One of the four biggest tournaments in professional tennis is well underway in Melbourne, where the top performers vie for the Australian Open grand slam title.
As play progresses into the semifinals, we’re seeing much of what we expected when the tournament started: Novak Djokovic has lost only one set, Roger Federer and Rafa Nadal are once again in the semis, Maria Sharapova is nearing a comeback victory and Kim Clijsters is fighting her little heart out.
But now, in the semifinals, is when every player has something to fight for.
Nadal, coming back almost injury-free, will set out to prove that he still has it in him — that his dominance is not only limited to the French Open and is still a No. 1 contender. His goal is to put together a season that will boost him past Bjorn Borg and Rod Laver, placing him third of the all-time grand slam winners. The Australian Open is the necessary starting point.
Federer is setting off once again to prove he is not washed-up and can close out his historical career with one more grand slam. He’s up to 1,000 career matches at age 30, but that just might be his limit.
Andy Murray will continue trying to win his first grand slam, inevitably failing and solidifying his status as the best-worst professional tennis player.
Djokovic, perhaps, has the greatest challenge of all. He will set out to make history as the greatest male tennis player to ever play the game. He has the chance to become the first male to put together a calendar year Golden Grand Slam, joining Steffi Graf, the only player to ever do so.
The calendar year Golden Grand Slam requires a player to win all four major grand slams, as well as the Olympic gold medal within one calendar year, feats that Djokovic has claimed are his goals. Last time he had a goal, he ended up winning 43 straight matches and became the number one male tennis player in the world.
On the women’s side, the No. 1 spot has a guaranteed opening with Caroline Wozniacki out due to a straight-set pummeling by the injured Clijsters in the quarterfinals. Victoria Azarenka, Petra Kvitova and Sharapova all have a chance at jumping to the top.
Yet the championship is in the sights of Clijsters more than in all of the others. She entered the Aussie Open as the 11th seed, played through an ankle injury, hip spasm and unspecified neck problem in a dramatic three-set victory over Li Na before destroying the No. 1 seed. She is looking to rebound after an injury ridden 2011 and defend her Australian Open title, her last success before an abdominal problem plagued the rest of her season.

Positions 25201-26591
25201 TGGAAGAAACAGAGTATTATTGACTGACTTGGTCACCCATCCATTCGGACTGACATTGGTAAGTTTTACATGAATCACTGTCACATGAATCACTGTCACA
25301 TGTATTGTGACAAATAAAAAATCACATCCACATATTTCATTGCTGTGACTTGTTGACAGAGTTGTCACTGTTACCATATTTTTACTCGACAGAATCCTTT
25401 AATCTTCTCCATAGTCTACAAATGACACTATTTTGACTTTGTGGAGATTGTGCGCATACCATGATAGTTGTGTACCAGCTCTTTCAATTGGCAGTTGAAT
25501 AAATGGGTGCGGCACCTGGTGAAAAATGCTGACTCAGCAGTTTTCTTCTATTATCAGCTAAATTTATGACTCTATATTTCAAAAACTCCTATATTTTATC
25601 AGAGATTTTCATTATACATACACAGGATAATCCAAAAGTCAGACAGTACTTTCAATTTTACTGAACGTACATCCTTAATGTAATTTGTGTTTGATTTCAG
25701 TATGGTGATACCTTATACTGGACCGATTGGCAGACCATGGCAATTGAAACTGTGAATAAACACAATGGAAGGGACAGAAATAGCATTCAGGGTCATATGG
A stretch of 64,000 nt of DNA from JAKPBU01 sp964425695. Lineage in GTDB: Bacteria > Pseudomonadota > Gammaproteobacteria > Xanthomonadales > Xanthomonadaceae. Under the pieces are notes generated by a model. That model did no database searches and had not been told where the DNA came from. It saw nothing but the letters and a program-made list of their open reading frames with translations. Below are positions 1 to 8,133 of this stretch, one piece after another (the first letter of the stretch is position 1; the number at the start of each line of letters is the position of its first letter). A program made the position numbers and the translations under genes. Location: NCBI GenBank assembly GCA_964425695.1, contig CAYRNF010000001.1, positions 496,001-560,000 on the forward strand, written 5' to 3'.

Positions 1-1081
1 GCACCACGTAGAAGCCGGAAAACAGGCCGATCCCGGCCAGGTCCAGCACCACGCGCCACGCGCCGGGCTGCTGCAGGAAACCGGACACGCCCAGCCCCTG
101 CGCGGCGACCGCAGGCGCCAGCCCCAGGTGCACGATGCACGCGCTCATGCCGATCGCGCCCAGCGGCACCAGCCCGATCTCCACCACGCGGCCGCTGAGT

So now we find ourselves in the midst of the semifinals with exactly who we expected — minus, perhaps, Clijsters. The question remains, however, who will win it all?
On the men’s side, I think it will come down to the top two: Nadal and Djokovic. Murray is a great tennis player, but he is not the best and cannot beat the best. He lacks the strategic play needed to oust Djokovic and, although versatile, can only play the defensive against Djokovic’s strong groundstrokes and ability to move the ball anywhere on the court.
Federer is undoubtedly one of the greatest tennis players ever to play the game, but his age and match count suggest an inability to top the younger and more aggressive Rafa. Federer has a convincingly failed record against Nadal and his aging is not going to change that.
Even though the championship may be a potential must-win for Nadal if he wants to maintain his dwindling dominance, Djokovic is simply too good to lose.
Both have a similarly heavy topspin on their shots, excel in ball placement and are fast as hell. The only area in which they really differ is the serve. Djokovic has an incredible serve, capable of throwing his opponent past the sideline so he can place it at the farthest possible point on the opposite side of the court. Nadal, on the other hand, has a good first serve, but an easily attackable second serve. When given that opportunity, Djokovic will not hesitate to attack.
I have no doubt that Nadal can keep up with Djokovic in a rally and can probably beat him in an intensity contest. It will come down to the serve and how Rafa responds to Djokovic’s strong baseline play, and I think Djokovic might just be too great of a tennis player, at least off of the clay court.
On the women’s side, the field is more open. I think all of the four contenders are equally skilled, but there may be one area that will determine the winner.
Sharapova may be on her way to a comeback, but I don’t think it will be in Melbourne. Kvitova is strong and getting stronger, while Sharapova is somewhere between rebounding and losing her edge. Kvitova is my guess to be the heir to Wozniacki, most likely earning a place in the Aussie Open final matchup.
On the other side is Clijsters versus the No. 3 seed, Azarenka. Azarenka has been cruising through, yet she proved that she can come out weak when she dropped the first set to the No. 8 seed Agnieszka Radwanska. This brief period of weakness may be enough for the strong-willed Clijsters to dominate. And dominate I think she will do.
I see a Clijsters versus Kvitova final. As much as I will be rooting for Clijsters to make her “Kimback,” I think Kvitova has the weapon to beat Clijsters. Clijsters’s only real weakness is that she has a hard time handling a high bouncer or a hard serve on her backhand side. Few female tennis players have the ability to take advantage of this and that is why Clijsters has been able to excel.
Kvitova, however, has a hard left handed shot that tends to draw her opponents away on their backhand side. Clijsters may not be able to handle this, especially with her collection of injuries. She will play a strong match, but may come up just short to the increasingly powerful Kvitova.
Either way, this Australian Open is one for the books. There is a lot for each player to fight for, and a fight we will see.